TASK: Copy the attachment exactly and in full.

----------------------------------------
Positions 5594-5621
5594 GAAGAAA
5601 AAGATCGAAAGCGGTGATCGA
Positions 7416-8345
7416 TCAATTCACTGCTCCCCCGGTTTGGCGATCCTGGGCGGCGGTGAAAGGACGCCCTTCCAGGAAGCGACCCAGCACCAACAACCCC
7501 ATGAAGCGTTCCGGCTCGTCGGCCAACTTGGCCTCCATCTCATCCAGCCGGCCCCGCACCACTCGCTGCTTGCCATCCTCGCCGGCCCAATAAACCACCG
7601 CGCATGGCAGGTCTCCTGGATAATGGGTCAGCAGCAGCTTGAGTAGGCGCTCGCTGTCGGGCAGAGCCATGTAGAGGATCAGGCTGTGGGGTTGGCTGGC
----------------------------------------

Positions 5594-5621
5594 GAAGAAA
5601 AAGATCGAAAGCGGTGATCGA
Positions 7416-8345
7416 TCAATTCACTGCTCCCCCGGTTTGGCGATCCTGGGCGGCGGTGAAAGGACGCCCTTCCAGGAAGCGACCCAGCACCAACAACCCC
7501 ATGAAGCGTTCCGGCTCGTCGGCCAACTTGGCCTCCATCTCATCCAGCCGGCCCCGCACCACTCGCTGCTTGCCATCCTCGCCGGCCCAATAAACCACCG
7601 CGCATGGCAGGTCTCCTGGATAATGGGTCAGCAGCAGCTTGAGTAGGCGCTCGCTGTCGGGCAGAGCCATGTAGAGGATCAGGCTGTGGGGTTGGCTGGC